Through transparency will come the opportunity, and the need, for sharing to achieve the common goals of the classroom teacher, TL and students, and fulfill the visions of the schools learning curriculum.  Sharing for the TL means that the library will be a more physical presence in the school’s learning curriculum, not just a place to borrow books.

Collaboration, transparency and sharing will empower staff and students by giving them access to the TL as a resource and will empower the TL as a leader in their field.

A classroom teacher – teacher librarian relationship can be likened to the “murmuration of starlings” that Don Tapscott spoke about in that within the collaborative relationship there is not an individual leader as the interests of each individual are the same as the collective.  The relationship should bear the characteristics of collaboration, openness, transparency, sharing, therefore empowering the group to succeed.  Tapscott rhetorically asks whether a collective intelligence can be created.  I believe that successful collaboration between classroom teachers and the TL would produce a degree of collective intelligence through working together.

View Don Tapscott at

Tapscott, Don. (2012) Four Principles of an Open World.  TED Global.  Edinburgh, Scotland. Retrieved 18 March, 2013.

Tuesday, 19 March 2013

Some Thoughts on Leadership

The art of leadership is always evolving, open to change and reliant on flexibility.
A good leader can communicate effectively, delegate wisely and facilitate the achievement of common goals.  A good leader empowers people to be the best version of them, both professionally and personally, and encourages people to take risks, be confident in their work and their decision-making, and back themselves 100%. 

Leadership requires action.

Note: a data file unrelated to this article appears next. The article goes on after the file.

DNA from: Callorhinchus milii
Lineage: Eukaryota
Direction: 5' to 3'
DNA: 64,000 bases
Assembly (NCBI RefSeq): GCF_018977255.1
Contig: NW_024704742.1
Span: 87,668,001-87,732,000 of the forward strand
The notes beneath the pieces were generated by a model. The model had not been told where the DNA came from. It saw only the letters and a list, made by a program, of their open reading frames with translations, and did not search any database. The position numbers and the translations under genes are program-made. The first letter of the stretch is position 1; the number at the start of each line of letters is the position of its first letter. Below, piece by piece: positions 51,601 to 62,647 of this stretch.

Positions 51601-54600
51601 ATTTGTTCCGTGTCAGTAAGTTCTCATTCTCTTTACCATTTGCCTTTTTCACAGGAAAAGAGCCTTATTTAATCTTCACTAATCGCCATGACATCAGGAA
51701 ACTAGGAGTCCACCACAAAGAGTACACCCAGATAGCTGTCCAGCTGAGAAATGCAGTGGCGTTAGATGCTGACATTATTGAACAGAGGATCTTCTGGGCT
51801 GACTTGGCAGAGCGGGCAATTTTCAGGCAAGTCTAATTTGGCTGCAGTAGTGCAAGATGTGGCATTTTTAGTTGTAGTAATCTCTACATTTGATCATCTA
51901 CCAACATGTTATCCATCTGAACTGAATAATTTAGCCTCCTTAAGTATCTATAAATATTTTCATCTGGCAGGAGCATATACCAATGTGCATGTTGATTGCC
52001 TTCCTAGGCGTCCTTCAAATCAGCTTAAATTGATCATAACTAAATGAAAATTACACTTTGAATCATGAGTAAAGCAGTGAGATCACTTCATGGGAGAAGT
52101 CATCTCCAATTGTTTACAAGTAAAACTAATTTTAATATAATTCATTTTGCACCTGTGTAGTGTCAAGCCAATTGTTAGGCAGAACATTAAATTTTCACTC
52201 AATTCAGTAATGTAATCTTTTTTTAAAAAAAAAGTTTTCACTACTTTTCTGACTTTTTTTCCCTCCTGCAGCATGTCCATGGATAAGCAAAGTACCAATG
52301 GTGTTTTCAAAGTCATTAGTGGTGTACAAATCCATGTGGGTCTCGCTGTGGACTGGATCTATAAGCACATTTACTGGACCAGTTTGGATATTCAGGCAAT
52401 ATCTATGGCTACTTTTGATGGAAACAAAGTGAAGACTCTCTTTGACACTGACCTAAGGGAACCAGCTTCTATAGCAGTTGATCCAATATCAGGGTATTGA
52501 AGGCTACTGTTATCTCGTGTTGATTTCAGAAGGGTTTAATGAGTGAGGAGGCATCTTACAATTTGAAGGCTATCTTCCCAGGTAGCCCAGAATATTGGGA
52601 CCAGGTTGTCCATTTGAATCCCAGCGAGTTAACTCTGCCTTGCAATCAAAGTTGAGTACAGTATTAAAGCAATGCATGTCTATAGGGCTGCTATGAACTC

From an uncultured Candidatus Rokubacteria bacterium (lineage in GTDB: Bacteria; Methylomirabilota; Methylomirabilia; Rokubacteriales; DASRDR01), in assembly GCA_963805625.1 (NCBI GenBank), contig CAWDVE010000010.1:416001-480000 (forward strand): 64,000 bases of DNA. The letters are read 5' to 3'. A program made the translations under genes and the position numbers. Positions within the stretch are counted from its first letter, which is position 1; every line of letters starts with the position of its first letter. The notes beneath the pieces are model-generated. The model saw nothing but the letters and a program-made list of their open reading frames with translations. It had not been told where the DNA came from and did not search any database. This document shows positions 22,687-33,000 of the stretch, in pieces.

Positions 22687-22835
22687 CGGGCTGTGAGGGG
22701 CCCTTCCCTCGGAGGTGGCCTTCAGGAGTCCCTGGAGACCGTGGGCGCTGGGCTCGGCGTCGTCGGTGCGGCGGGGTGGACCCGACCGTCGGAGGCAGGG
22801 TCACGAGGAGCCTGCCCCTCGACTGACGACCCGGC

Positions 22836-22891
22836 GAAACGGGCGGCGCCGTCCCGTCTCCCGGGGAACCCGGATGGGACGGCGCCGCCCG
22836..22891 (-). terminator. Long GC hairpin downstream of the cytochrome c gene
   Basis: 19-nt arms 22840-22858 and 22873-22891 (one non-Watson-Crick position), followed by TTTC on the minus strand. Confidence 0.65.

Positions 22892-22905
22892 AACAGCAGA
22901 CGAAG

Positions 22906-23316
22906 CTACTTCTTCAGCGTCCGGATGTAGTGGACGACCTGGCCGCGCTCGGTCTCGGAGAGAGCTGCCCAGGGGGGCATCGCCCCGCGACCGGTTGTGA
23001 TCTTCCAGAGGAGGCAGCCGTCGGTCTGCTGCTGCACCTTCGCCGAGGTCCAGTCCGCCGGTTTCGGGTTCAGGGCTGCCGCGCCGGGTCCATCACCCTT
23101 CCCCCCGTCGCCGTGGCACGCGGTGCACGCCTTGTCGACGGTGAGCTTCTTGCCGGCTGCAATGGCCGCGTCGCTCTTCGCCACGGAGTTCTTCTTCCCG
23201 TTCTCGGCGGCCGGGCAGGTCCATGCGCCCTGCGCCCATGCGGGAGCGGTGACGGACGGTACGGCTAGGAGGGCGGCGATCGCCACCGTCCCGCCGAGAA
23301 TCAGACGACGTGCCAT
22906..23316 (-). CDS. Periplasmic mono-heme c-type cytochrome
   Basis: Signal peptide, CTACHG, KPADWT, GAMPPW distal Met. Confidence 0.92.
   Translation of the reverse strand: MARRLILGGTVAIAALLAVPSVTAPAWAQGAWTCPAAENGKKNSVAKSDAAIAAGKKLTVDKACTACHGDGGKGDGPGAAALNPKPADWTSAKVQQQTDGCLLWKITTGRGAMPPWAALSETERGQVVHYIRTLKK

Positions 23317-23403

Marzano, Waters and McNulty (2005) introduced me to a variety of leadership theories that I had seen in action, but perhaps was unable to name.  As a relief teacher, I have seen a variety of leadership styles in action and have seen some of the ways the TL can utilize their leadership skills to encourage and empower staff and students and positively influence the wider school community. 

The leadership of a school is a complex role, not necessarily adhering to one specific leadership theory, but moving fluidly between theories to achieve leadership goals.  Some Principals are agents for change and the Transformational Leadership style produces results beyond expectations with workers being encouraged, empowered and valued within the organization.

Some Principals are situational leaders where their leadership is dependent on the capabilities and willingness of staff.  In this climate of leadership, the Principal moves through delegating, telling, participating and selling styles of leadership.  This could sound more like a “putting out spot fires” leadership style although for some is effective. (Marzano, 2005)

Marzano, Waters and McNulty (2005) include Instructional Leadership as being the most popular leadership style for many educational leaders.  The roles of an Instructional Leader include resource provider, instructional resource, communicator, and visible presence.  The role of the school principal in this style of leadership is,
·      To ensure the school is well resourced through effective budgeting and resource purchasing,
·      To be actively involved in the planning and programming of activities at school, be involved in professional development opportunities,
·      To clearly communicate the goals and visions of the school to faculty and staff, and
·      To be a visible presence within the school and be easily available to faculty, staff and students when required.

This list is not definitive, but certainly an achievable set of roles and responsibilities that would ensure high levels of success. 

As with many things, leadership styles are open to a certain degree of interpretation, dependent on personal choices, interests and values. 
While I am not in a leadership position, but now a keen observer of leadership styles, there is a lot to be said for patience, persistence and common sense


  •  Marzano, R. J., Waters, T., & McNulty, B. A. (2005). Some theories and theorists on   leadership. In  School leadership that works: from research to results (pp. 13-27). Alexandria, Virginia, United States: Association for Supervision and Curriculum Development.
  • Retrieved 20 March, 2013.

Saturday, 2 March 2013

A New Year

A new year, a new semester, two new subjects and lots of new information......
I am looking forward to learning more and aim to get into the blogging a little big more....
Roll on 2013, give me all you've got......I'm ready!!